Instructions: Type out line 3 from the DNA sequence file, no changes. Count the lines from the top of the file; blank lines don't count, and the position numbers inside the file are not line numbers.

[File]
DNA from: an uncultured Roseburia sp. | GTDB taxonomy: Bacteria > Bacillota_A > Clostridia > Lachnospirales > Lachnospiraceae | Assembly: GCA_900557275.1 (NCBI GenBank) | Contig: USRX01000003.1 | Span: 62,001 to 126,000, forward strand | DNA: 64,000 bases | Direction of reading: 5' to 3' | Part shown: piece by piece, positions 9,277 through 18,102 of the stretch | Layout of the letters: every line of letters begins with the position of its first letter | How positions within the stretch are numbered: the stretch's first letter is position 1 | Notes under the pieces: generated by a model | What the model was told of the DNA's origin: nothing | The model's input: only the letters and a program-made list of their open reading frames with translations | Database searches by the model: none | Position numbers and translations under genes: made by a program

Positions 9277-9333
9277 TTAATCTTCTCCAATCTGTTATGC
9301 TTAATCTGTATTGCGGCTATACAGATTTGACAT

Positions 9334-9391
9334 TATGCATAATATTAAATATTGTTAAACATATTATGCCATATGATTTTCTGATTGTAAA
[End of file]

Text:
9277 TTAATCTTCTCCAATCTGTTATGC